Travel memories work like an old-fashioned slide projector. They hum, the crunching gears cruelly reminding me I’m no longer elsewhere. Eventually, I fade into the memory once again, and the humming fades with it; I’m elsewhere for that fleeting moment. Then, click, I’m jolted to the next memory, forever too soon.
In college I traveled regularly, reveling in the fear, glee, confusion, angst and self-awareness it inevitably offers. Without the flexibility of traveling in my post-grad life, I’ve found my gaze lingering on photos of Istanbul, Izmir, New York, New Orleans (and more), bummed I can’t remember every little detail like I promised my mesmerized college self I would.
My sixth-grade teacher, Mr. Stone, broke out his slide projector only on the most special days, days reserved for faraway places and more importantly, ditching the cliché rubbish of your typical world culture textbook.
With each wheezing journey of the projector, we visited Japan, China, Russia, Africa through his travels, each slide lingering long enough to provide a tiny twinge of longing, a silent “Wait!” when the “click” sounded, ushering me into a new elsewhere. I hadn’t had time to process every pixel of the previous photo, after all!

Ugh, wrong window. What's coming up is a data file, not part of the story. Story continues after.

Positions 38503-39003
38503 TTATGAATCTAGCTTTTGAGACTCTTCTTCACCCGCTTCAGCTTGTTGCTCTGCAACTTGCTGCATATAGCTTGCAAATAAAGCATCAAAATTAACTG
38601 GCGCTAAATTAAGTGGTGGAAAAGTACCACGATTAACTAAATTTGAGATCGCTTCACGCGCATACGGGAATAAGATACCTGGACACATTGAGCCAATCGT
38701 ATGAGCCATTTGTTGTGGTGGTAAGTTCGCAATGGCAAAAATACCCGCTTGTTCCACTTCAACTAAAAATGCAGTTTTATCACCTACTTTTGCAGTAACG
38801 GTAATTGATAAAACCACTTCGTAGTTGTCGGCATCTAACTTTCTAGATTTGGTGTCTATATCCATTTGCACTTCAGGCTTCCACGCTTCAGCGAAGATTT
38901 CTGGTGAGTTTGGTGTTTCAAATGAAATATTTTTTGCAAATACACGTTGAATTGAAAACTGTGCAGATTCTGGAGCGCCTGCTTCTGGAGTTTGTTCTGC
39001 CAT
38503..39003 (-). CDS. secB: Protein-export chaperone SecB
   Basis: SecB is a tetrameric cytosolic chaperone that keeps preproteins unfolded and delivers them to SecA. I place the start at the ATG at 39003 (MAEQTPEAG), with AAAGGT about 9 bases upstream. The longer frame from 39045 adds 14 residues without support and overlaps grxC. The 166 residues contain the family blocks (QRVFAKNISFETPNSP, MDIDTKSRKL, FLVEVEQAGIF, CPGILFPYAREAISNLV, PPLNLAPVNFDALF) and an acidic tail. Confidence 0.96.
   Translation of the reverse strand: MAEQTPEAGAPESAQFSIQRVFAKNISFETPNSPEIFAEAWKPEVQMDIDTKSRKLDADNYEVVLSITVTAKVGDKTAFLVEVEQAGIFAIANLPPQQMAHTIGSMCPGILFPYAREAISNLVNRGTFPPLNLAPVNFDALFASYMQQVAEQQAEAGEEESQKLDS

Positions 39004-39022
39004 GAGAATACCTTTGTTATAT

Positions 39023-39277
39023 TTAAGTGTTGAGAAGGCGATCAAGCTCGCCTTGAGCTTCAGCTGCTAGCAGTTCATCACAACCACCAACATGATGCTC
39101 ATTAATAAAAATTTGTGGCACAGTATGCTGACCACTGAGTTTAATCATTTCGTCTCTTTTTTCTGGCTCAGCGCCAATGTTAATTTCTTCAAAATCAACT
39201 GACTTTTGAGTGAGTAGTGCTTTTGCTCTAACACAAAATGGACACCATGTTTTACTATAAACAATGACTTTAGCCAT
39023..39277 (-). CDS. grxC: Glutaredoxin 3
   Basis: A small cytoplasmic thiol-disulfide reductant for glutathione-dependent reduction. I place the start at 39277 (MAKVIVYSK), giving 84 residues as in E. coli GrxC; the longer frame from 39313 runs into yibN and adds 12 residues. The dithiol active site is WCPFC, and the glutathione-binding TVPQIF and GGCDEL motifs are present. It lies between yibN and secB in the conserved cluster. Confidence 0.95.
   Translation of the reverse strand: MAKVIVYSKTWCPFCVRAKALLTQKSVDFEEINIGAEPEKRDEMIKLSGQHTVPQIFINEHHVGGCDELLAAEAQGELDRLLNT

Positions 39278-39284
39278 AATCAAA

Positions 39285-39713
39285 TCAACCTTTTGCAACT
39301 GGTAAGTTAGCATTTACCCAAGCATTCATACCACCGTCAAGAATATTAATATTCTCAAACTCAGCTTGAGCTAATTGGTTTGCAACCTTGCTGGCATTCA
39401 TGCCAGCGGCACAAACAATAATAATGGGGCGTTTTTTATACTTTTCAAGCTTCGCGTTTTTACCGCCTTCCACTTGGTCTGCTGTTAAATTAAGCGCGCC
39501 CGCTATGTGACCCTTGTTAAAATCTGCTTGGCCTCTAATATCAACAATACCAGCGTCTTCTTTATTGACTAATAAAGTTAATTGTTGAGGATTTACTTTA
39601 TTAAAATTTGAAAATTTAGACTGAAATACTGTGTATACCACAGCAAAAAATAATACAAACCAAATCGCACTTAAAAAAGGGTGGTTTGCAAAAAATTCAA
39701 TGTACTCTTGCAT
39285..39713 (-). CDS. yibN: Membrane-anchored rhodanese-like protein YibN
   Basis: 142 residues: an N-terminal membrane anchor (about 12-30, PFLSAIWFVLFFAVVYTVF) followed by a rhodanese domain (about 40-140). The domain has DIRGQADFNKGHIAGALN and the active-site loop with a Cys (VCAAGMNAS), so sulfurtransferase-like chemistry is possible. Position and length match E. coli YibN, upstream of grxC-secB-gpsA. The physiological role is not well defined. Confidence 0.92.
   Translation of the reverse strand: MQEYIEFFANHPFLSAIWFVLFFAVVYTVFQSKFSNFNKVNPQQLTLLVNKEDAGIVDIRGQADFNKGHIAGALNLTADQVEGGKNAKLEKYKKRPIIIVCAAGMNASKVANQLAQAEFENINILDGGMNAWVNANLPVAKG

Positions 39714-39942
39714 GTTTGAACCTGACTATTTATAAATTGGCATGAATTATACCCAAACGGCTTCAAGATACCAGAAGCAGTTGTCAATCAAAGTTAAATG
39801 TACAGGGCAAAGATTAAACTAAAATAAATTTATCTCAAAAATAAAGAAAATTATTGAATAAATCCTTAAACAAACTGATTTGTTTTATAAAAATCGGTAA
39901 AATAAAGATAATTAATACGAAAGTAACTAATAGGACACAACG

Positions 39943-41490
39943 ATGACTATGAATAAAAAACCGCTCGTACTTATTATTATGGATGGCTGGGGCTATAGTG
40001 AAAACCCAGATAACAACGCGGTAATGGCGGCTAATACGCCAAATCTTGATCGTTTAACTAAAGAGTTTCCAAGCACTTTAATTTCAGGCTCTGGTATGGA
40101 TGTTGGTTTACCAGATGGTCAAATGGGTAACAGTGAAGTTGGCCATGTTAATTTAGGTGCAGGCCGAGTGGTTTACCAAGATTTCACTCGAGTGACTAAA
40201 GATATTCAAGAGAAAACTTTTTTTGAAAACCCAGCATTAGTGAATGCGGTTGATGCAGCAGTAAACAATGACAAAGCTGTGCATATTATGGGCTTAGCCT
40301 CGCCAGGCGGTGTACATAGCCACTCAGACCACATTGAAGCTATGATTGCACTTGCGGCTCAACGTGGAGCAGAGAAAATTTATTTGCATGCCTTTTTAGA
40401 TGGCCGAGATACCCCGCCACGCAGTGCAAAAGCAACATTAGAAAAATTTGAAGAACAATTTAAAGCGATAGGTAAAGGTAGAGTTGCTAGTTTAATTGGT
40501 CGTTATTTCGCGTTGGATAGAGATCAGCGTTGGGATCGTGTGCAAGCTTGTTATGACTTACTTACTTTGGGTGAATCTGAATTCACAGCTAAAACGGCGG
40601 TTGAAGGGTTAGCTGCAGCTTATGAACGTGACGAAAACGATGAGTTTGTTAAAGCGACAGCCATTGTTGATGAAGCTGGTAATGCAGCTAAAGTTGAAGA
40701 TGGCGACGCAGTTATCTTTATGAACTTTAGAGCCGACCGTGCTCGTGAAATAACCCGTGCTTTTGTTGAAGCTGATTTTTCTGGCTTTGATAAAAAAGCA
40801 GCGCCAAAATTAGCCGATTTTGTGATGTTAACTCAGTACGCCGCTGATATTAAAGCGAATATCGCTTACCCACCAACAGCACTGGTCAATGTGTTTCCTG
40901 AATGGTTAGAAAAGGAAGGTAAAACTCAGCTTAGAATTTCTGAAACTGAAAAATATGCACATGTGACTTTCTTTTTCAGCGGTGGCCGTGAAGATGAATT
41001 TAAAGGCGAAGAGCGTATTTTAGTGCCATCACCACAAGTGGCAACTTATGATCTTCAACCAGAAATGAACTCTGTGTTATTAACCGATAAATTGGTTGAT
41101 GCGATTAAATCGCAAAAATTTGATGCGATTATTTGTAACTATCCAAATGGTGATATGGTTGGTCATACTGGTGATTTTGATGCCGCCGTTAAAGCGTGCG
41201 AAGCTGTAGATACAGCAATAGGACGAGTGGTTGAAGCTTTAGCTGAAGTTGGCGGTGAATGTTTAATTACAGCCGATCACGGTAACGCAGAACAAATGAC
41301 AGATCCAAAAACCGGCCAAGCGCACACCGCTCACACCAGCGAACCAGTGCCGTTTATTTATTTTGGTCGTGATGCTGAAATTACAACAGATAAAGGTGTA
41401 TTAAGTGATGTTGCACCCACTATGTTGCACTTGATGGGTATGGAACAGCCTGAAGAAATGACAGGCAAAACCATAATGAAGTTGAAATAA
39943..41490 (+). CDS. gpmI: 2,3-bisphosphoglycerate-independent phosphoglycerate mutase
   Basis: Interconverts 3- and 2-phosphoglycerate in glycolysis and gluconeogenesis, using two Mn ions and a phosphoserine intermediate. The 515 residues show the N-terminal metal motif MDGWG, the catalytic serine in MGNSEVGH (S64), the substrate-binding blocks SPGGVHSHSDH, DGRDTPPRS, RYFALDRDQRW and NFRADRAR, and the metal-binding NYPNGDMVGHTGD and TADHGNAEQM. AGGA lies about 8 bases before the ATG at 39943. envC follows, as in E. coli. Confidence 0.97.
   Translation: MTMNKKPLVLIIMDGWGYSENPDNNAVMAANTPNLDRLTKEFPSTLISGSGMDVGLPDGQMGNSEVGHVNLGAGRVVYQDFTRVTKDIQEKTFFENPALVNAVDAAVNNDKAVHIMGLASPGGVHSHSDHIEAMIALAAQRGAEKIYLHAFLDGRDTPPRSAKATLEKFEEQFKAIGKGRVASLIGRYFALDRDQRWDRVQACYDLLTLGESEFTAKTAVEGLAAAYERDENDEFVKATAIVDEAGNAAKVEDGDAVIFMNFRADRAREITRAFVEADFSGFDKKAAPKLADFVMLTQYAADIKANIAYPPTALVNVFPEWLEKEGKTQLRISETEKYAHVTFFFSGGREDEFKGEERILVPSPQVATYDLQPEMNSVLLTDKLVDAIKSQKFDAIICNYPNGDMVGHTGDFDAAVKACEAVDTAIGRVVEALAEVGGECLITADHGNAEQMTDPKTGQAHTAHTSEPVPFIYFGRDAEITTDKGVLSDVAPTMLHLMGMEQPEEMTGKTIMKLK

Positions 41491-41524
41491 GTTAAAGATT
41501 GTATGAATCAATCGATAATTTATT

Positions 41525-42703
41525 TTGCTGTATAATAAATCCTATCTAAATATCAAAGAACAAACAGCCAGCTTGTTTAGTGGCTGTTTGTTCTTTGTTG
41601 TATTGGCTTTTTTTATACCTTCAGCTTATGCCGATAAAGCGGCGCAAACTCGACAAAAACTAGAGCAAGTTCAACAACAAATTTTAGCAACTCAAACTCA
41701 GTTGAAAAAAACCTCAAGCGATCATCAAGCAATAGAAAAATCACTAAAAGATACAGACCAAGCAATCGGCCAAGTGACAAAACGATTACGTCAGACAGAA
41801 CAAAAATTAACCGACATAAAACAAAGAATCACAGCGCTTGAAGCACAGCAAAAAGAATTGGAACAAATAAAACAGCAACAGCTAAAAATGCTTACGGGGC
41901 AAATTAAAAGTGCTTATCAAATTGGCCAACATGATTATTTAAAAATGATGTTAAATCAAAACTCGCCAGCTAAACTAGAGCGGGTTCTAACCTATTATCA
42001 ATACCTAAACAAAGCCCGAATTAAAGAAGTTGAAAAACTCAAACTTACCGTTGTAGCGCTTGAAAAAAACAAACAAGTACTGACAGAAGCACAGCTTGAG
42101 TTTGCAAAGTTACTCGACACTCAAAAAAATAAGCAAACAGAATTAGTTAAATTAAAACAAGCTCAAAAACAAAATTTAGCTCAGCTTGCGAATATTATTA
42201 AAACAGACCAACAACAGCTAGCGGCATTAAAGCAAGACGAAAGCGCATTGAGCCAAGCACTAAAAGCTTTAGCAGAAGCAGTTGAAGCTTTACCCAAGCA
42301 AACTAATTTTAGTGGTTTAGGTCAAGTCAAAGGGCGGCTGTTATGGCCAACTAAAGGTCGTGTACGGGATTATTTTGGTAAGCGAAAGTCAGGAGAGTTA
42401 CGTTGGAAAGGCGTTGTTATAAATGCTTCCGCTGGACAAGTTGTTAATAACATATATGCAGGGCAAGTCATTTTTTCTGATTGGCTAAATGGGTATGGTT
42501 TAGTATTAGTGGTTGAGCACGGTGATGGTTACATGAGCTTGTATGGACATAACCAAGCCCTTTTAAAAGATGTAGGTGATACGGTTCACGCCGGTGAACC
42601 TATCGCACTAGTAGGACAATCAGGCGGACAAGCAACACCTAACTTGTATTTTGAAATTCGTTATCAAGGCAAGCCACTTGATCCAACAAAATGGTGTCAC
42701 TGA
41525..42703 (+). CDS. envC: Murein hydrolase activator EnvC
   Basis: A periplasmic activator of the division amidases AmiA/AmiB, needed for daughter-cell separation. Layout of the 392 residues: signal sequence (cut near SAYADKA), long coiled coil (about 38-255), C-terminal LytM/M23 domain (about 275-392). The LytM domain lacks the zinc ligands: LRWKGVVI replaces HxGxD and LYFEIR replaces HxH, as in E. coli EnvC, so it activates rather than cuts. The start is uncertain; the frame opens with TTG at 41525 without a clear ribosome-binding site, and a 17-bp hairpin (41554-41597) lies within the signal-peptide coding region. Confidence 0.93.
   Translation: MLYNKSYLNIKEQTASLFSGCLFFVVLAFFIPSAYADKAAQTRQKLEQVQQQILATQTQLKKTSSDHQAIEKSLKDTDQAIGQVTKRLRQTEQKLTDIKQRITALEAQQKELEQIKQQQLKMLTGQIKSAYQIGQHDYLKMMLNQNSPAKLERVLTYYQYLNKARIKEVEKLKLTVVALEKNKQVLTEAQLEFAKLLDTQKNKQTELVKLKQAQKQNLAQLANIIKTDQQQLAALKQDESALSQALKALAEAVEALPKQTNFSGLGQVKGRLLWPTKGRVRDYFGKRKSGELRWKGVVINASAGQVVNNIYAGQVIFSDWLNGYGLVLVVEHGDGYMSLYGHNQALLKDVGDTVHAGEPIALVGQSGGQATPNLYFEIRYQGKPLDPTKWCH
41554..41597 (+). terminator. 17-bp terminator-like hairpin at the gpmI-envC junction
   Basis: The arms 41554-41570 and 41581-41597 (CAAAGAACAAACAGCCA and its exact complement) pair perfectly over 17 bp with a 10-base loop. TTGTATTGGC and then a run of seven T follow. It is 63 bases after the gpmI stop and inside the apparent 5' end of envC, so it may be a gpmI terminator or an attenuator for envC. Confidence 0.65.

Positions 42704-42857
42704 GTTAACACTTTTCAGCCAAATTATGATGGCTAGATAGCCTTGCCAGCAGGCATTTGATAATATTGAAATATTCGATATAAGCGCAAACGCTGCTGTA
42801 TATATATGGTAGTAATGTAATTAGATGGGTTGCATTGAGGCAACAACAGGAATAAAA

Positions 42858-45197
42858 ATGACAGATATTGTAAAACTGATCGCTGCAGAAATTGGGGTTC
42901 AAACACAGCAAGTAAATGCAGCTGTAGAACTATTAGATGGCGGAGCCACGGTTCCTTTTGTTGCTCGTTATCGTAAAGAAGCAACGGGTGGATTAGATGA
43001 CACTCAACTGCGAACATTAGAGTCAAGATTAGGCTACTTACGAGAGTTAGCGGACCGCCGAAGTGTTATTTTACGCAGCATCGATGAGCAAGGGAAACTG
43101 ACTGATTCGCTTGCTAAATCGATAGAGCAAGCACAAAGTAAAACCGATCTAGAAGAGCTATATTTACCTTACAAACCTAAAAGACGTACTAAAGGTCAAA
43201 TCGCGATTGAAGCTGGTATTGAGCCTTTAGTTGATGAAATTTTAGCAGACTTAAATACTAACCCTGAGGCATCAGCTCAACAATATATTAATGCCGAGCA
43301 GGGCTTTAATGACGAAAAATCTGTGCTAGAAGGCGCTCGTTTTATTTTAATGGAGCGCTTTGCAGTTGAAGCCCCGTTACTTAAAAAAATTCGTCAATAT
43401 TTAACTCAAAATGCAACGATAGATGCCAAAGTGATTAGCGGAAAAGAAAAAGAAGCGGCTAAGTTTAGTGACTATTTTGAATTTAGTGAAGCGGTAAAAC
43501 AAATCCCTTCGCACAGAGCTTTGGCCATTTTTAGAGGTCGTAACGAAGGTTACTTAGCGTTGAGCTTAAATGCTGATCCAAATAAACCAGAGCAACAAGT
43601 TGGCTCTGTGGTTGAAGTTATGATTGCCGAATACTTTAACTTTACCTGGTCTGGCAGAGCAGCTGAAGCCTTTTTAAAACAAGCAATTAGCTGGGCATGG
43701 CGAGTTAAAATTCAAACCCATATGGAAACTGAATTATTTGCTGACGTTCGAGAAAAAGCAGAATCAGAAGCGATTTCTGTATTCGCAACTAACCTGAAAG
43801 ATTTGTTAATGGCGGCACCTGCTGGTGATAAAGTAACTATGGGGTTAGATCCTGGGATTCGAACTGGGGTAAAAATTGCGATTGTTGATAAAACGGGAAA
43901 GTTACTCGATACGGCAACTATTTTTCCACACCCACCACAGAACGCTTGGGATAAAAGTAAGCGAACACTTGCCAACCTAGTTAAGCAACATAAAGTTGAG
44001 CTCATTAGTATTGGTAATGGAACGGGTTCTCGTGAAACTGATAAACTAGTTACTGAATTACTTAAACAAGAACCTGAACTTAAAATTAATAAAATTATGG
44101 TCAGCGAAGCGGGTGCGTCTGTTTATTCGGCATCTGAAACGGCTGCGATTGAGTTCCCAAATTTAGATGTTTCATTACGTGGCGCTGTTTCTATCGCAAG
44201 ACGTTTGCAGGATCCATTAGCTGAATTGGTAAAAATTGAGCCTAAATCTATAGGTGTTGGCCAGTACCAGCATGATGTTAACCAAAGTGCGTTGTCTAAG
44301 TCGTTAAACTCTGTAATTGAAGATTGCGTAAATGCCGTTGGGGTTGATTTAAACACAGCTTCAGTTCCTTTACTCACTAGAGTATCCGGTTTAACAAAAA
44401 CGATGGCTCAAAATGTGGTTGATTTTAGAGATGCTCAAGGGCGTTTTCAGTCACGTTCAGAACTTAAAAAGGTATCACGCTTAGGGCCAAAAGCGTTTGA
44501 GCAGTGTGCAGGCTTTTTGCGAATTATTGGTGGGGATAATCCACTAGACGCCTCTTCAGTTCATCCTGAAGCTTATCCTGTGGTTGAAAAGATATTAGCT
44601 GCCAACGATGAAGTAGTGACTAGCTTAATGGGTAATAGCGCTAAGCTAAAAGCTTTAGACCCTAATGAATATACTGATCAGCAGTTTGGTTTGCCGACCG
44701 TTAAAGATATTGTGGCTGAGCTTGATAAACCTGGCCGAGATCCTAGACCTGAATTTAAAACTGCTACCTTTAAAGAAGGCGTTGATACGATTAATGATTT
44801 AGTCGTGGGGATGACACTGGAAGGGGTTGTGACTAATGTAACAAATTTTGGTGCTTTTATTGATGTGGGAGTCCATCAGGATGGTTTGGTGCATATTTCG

Memories operate like the beloved, resilient slide projector, I learned when I fell off my couch the other day. While trying to find the perfect angle for my new frame featuring the Izmir, Turkey, skyline, I had plenty of time to take in the photo, to relive the memory in its fullness. That’s what I thought, anyway.
After nearly 10 minutes of juggling the frame and my level with ever-poor balance, it bothered me that I couldn’t remember every detail of that experience — how we got to that lookout area, what kind of flowers bloomed there, even the name of it.
Then I realized it’s OK to not remember every detail because when I stop worrying about the natural fading of tangible memories, I find it’s easier to re-experience the beautiful feeling of wandering, wherever I am.